So many people come to me with problems on their computers, from viruses, to lurking malware that steals their passwords and slows down their systems. The funny thing is that many of these same people also tell me that they only use their computer for general web surfing, email, and …….. Facebook. Of course Facebook has become the most popular social networking site on the internet in the past year, but with this popularity comes problems – wherever there are lots of people, their arise opportunities for nefarious types and criminal activity. Unfortunately, Facebook provides these people with the perfect platform to spread their Trojans, Keyloggers, fake antivirus scareware, and general malware crap that will make your PC very sick.
But how do they do it? Well, they take advantage of people by using their friends to help spread their nasty things. All it takes is one friend getting their account hacked (either by using a simple password, or by getting a virus/malware infection themselves), and then the nasties usually get sent out as links to all this persons friends and family. Of course when you get a link from Aunt Martha that says to check out the latest Family video, or from your best friend telling you that you just HAVE to check out this sale they found, you of course trust it, and click on it and BAM! All of a sudden you have pop-ups, or something is telling you your computer is infected, or you suddenly go to search for something and end up on some site that has nothing to do with what you typed in.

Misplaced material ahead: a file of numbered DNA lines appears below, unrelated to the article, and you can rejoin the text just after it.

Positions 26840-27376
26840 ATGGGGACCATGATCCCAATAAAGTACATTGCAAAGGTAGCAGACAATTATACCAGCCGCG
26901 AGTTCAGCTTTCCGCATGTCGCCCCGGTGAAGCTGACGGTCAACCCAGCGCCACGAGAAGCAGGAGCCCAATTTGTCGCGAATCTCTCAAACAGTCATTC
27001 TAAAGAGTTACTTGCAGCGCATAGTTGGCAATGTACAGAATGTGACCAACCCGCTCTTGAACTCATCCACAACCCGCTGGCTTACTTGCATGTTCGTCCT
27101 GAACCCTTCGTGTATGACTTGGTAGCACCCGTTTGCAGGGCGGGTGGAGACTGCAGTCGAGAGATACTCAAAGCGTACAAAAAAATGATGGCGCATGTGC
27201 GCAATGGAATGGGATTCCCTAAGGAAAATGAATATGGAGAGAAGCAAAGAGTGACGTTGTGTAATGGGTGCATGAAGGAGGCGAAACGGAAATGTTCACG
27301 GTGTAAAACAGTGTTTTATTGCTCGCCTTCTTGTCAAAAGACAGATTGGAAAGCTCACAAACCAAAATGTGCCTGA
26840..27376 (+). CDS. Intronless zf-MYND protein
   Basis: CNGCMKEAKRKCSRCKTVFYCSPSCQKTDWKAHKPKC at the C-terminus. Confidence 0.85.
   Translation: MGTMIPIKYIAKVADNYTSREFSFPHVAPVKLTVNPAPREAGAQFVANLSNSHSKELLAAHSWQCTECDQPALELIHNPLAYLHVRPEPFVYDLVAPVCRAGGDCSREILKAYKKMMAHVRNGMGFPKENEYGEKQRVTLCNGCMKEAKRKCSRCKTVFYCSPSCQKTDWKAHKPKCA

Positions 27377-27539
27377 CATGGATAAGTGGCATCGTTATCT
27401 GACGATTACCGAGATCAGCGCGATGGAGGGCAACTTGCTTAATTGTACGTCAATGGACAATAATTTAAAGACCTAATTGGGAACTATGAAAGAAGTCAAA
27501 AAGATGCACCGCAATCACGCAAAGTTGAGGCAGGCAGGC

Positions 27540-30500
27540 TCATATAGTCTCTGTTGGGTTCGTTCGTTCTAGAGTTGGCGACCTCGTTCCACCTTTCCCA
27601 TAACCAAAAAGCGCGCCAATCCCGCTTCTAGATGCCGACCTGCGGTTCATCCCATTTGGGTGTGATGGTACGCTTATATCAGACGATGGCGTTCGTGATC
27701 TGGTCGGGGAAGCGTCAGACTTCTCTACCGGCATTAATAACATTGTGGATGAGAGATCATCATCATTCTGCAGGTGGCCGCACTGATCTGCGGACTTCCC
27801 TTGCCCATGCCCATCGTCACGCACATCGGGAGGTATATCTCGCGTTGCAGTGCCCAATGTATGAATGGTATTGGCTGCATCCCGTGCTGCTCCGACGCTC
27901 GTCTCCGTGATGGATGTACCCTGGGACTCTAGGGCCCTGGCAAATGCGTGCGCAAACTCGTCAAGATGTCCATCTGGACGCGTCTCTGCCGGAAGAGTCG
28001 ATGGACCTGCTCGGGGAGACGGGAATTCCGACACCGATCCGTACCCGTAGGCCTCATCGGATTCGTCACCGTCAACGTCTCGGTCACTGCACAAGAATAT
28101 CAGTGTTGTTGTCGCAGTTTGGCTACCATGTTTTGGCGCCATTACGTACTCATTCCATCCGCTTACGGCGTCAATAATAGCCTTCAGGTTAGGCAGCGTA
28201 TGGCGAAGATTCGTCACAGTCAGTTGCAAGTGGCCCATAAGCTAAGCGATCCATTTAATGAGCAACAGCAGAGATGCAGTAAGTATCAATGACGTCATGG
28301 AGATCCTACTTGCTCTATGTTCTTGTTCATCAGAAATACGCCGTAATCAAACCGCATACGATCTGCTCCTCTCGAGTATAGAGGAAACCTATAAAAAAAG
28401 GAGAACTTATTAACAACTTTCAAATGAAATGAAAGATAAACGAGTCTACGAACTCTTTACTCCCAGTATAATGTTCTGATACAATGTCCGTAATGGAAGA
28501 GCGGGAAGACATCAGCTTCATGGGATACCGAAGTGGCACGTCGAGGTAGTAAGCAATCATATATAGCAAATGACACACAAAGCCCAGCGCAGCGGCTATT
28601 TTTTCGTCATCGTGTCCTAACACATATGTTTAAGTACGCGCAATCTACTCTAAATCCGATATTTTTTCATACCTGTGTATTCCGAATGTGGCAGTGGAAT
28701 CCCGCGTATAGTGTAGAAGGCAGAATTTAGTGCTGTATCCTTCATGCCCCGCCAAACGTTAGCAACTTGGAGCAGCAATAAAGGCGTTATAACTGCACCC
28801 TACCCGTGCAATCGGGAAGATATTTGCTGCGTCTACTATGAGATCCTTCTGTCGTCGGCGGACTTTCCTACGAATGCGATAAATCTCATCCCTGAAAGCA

So what do you do? The best thing to do is to NEVER click on the links in the first place, at least not from Facebook. If by chance you have clicked on one of these bad links and your computer gets infected, first step is to try a system restore (this is often the best chance to stop the virus/malware before it gets out of control). If system restore appears to work, just remember to update your anti-virus and anti-malware software and do full scans to get rid of any traces. If system restore doesn’t appear to work, you should then try going into safe-mode (press F8 key repeatedly at start-up), and then update and run your anti-virus/anti-spyware programs.